Other comments: The coyote does not in any way resemble a coyote, other than physically. It is your standard fictional idealized-dog-that-we-are-calling-a-wolf, except of course that it’s supposedly a coyote. It has only the merest trace of coyote behavior appended over the dog behavior. I feel compelled to mention here, as no doubt I have before, that neither coyotes nor wolves have the same instincts or show the same behaviors as dogs. They just don’t.

However, as Sig is explicitly a spirit coyote rather than a normal coyote, I guess that’s more or less all right. I mean, the ravens are not exactly normal ravens, and I liked them fine, so I am trying to exercise the same tolerance for the coyote.

Also, my favorite secondary protagonist winds up in an unenviable condition at the end, but since this is the first book of a series, I imagine his situation most likely improves in the second book. There is reasonable closure in this book, so that’s good.

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Best books to read right before heading off on a cruise

Okay, well, posting may be just a little bit light for the next couple of weeks, as I will be thoroughly out of town. My brother and I gave ourselves a serious vacation as a belated birthday present, since February is a terrible month for vacations. So we are flying to Barcelona tonight (unless something dire goes wrong, heaven forfend). Our cruise will depart from Barcelona tomorrow, bounce down the coast of Italy, touch here and there in Greece, make its way back up the other coast of Italy, and end in Venice.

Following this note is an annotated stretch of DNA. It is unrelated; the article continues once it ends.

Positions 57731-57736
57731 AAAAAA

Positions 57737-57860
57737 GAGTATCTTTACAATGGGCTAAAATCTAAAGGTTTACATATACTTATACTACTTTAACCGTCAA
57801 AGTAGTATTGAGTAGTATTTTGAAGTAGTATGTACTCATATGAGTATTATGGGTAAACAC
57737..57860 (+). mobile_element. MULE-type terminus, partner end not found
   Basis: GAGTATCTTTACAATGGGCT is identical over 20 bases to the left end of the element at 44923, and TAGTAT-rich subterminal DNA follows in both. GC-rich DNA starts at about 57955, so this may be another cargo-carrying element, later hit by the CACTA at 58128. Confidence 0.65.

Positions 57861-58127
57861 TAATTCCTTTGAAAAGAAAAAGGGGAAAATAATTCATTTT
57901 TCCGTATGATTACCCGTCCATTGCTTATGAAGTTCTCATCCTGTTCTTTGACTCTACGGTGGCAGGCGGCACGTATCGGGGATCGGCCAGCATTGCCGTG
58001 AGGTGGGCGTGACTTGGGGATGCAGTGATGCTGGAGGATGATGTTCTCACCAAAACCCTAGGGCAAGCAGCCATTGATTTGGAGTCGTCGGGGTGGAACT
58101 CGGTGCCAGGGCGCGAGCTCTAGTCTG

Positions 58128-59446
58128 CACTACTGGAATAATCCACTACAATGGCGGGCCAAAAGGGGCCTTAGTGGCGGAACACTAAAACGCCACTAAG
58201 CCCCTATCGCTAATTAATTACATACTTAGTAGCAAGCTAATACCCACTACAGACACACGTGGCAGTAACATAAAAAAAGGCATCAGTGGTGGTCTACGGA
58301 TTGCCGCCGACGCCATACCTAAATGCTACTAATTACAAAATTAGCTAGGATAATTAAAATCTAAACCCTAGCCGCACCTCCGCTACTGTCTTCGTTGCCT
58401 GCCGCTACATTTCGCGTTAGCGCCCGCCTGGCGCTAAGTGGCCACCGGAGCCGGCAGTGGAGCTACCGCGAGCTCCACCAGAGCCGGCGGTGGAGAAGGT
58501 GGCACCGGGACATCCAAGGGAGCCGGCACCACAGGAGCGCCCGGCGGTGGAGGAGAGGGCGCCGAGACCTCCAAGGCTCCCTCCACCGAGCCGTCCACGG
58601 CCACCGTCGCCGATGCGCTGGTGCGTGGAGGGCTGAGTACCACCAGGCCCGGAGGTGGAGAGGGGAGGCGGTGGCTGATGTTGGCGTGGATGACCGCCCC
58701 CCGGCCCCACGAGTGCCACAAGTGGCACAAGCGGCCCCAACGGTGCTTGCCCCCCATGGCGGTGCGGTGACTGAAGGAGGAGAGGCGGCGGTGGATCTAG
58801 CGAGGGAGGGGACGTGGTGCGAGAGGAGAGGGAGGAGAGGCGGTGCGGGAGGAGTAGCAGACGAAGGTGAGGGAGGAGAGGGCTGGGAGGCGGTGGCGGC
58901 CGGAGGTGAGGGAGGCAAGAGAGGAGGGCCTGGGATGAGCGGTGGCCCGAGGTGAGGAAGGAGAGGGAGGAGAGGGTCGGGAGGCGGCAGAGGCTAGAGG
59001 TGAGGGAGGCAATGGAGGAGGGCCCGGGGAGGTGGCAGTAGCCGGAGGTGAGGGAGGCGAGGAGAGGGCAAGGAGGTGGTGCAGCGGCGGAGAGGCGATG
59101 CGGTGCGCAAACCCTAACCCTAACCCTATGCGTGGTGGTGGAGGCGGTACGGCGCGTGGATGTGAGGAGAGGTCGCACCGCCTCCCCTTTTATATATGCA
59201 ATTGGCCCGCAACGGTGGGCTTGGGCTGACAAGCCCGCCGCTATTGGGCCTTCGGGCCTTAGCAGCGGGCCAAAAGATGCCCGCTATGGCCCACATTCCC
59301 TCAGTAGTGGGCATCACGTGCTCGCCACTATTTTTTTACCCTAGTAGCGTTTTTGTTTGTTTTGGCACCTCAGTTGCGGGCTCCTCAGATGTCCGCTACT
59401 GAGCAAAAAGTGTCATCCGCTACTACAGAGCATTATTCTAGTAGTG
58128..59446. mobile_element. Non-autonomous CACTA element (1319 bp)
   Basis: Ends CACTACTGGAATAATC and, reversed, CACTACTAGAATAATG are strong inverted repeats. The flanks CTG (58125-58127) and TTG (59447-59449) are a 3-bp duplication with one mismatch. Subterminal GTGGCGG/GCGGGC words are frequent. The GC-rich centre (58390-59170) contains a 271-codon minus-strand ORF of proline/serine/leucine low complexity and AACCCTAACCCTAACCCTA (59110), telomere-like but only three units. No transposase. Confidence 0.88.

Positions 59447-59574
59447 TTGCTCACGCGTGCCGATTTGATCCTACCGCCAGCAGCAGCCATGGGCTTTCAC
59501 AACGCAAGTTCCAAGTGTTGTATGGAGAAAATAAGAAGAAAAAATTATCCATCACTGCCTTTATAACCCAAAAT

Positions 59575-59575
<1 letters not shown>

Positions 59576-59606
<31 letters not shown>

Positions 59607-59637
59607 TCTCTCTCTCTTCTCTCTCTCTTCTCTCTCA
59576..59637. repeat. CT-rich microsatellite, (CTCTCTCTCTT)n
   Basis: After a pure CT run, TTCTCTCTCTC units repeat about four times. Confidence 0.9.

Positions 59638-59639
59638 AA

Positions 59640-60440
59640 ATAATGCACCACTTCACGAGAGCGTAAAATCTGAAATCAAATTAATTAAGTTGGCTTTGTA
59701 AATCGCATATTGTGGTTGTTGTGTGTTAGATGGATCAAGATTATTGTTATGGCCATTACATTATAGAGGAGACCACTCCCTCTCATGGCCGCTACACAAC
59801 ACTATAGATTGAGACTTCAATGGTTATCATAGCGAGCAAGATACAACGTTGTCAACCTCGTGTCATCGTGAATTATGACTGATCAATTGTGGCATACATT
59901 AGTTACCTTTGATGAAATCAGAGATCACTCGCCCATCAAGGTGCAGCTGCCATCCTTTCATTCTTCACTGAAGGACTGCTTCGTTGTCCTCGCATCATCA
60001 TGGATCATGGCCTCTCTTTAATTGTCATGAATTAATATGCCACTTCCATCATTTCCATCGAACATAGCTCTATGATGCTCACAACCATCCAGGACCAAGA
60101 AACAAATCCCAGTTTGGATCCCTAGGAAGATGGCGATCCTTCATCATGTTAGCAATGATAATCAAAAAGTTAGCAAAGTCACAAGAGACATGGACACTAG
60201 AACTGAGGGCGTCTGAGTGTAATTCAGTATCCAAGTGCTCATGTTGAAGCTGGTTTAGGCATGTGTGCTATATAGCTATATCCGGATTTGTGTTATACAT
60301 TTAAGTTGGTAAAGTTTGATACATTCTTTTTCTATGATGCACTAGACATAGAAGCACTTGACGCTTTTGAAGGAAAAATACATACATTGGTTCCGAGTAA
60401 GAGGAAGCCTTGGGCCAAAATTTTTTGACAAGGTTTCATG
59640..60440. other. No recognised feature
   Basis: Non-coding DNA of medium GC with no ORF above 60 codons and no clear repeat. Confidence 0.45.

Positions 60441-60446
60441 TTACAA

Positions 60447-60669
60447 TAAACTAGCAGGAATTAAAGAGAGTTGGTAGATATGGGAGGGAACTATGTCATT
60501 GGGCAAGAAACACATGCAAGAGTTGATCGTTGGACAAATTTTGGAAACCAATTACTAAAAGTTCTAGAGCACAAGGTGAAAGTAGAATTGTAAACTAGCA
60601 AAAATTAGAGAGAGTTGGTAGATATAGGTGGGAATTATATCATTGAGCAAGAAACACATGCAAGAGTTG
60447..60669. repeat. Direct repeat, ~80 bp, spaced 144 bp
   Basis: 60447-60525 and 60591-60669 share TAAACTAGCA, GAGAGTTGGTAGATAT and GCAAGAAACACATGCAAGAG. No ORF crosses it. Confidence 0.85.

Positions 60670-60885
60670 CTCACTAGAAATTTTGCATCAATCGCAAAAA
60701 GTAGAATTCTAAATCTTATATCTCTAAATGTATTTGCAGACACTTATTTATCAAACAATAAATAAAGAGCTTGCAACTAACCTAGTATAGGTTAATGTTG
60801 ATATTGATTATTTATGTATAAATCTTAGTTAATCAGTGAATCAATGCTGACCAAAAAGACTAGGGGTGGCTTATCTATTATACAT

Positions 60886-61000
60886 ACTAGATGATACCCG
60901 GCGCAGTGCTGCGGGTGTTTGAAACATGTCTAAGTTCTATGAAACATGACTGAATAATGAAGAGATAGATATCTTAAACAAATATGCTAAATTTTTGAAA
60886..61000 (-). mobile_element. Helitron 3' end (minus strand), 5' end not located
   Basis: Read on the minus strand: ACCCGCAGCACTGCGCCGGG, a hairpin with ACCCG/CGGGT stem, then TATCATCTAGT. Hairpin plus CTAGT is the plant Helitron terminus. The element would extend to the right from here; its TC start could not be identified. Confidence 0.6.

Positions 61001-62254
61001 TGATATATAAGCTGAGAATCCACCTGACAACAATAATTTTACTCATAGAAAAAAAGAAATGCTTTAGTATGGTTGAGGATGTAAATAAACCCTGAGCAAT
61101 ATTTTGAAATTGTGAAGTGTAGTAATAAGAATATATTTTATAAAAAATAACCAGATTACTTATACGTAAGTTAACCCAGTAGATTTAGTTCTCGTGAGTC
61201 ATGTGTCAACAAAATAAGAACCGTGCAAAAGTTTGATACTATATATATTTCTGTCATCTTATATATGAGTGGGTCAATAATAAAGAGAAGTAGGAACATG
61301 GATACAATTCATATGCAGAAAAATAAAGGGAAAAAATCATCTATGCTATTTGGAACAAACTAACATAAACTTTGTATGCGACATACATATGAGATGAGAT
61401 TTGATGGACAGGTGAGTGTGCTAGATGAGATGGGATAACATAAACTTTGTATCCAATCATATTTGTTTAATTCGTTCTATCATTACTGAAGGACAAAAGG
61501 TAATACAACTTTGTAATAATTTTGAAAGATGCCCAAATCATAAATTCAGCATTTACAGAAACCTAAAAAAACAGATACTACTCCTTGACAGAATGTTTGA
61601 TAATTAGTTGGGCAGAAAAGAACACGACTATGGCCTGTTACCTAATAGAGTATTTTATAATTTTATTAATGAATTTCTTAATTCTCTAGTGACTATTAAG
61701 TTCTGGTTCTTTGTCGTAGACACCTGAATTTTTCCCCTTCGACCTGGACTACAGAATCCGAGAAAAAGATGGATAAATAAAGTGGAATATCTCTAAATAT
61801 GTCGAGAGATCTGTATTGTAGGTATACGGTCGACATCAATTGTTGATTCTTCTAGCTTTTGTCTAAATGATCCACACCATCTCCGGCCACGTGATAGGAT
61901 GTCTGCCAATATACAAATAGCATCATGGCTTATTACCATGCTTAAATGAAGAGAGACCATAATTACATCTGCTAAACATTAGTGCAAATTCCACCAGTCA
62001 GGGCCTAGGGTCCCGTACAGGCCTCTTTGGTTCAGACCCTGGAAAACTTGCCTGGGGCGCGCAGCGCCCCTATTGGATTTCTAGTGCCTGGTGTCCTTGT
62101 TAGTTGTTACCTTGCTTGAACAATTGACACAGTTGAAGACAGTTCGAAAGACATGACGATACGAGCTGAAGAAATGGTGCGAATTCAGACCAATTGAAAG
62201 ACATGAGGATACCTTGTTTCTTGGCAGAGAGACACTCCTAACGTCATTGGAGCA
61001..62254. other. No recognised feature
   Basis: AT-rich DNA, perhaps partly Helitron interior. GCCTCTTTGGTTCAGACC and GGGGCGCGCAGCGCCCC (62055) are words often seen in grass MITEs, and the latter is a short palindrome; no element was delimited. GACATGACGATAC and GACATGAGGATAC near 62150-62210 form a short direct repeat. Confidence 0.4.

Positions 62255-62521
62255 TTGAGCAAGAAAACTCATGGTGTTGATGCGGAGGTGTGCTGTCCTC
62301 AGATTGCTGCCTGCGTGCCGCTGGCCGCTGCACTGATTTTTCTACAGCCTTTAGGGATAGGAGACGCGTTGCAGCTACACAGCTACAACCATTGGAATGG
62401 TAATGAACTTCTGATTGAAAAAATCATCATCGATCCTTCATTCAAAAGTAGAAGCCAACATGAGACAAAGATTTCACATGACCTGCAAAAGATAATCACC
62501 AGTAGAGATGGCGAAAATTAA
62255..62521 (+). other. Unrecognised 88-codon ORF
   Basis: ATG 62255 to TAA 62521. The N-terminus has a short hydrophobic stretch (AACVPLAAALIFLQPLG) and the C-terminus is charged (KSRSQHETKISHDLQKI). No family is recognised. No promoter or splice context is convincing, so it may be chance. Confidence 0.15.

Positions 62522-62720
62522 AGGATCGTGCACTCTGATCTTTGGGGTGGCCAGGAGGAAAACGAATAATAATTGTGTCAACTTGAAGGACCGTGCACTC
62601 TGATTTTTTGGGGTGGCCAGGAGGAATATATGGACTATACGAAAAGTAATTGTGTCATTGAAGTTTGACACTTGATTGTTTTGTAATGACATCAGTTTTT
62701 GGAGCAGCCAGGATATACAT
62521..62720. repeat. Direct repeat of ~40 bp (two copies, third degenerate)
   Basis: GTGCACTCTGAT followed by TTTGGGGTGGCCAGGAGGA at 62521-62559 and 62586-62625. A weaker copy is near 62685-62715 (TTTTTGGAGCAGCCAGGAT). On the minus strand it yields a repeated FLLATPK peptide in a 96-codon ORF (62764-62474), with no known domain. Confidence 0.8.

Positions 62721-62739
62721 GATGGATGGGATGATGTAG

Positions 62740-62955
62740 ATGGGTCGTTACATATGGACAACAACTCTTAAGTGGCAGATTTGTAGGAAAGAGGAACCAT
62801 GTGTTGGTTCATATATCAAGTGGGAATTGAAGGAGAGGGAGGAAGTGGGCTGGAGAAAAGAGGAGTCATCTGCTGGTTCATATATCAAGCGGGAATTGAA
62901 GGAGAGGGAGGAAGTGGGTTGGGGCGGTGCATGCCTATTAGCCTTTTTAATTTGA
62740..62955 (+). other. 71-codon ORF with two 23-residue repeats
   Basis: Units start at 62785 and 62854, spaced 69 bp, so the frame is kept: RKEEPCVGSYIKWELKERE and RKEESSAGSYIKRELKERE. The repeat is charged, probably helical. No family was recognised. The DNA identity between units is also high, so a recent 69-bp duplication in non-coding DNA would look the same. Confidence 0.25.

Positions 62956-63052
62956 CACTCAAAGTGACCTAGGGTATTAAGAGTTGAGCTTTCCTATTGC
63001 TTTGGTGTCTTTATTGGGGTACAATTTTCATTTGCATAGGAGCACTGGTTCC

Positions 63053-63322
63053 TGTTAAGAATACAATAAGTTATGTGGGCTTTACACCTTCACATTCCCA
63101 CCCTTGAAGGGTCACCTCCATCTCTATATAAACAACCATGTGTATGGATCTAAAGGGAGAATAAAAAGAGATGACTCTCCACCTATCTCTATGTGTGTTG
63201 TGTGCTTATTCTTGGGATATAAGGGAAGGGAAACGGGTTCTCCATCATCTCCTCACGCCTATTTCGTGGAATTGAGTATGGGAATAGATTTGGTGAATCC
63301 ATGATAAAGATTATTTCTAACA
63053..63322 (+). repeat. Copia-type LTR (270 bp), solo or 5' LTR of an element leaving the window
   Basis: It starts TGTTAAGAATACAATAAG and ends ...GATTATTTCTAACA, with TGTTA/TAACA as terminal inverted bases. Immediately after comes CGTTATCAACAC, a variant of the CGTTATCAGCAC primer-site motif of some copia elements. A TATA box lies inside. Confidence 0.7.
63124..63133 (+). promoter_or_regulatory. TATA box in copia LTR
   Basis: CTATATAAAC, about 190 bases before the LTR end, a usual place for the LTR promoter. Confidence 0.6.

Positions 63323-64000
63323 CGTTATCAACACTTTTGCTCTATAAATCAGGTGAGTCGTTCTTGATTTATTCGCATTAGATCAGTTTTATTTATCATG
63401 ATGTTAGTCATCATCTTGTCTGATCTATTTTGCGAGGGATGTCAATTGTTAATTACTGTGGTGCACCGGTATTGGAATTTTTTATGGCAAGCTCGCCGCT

I plan to enjoy this cruise as much as possible, as I’ve never gone on a cruise before and I doubt I will ever go on one again.

I’ve scheduled posts for this period, but I may not be able to add others until I’m back. I believe I should be be able to respond to comments.

I hope to be able to post pictures and comments on Facebook, so follow me there if you’d like. I may try to post some here if possible, but I’m not taking my laptop, only my phone, so we’ll see.

Anyway!

To start the whole cruise thing off right, I thought I’d take a look at a handful of cruise-centric books. Not “beach reads” or anything, but stories actually featuring cruises and cruise ships, like so:

Seventeen Best Cruise Books

The first book listed is “Cruise Confidential”, Brian David Bruns, about which they say:

Bruns’ “A Hit Below the Waterline” is the first in a series of books about the “other side of cruising.” His true tale of a year working for Carnival Cruise Line is at once a soap opera and an expose. His hilarious and bizarre accounts of crew life are captivating (truth is always stranger than fiction, even at sea), which makes this a permanent fixture on the cruise-themed bookshelf.

This is exactly the sort of book I’d like to read before or during a cruise. I’m curious about the other people on the ship — the ones who work for the cruise line rather than the ones who paid to go on the cruise.

Also on the list: books about the cruise industry, books about the actual ships, books about maritime history and the rise of cruise ships. None of that sounds nearly as interesting to me.

Perhaps especially not this one:

Stranded by Aaron Saunders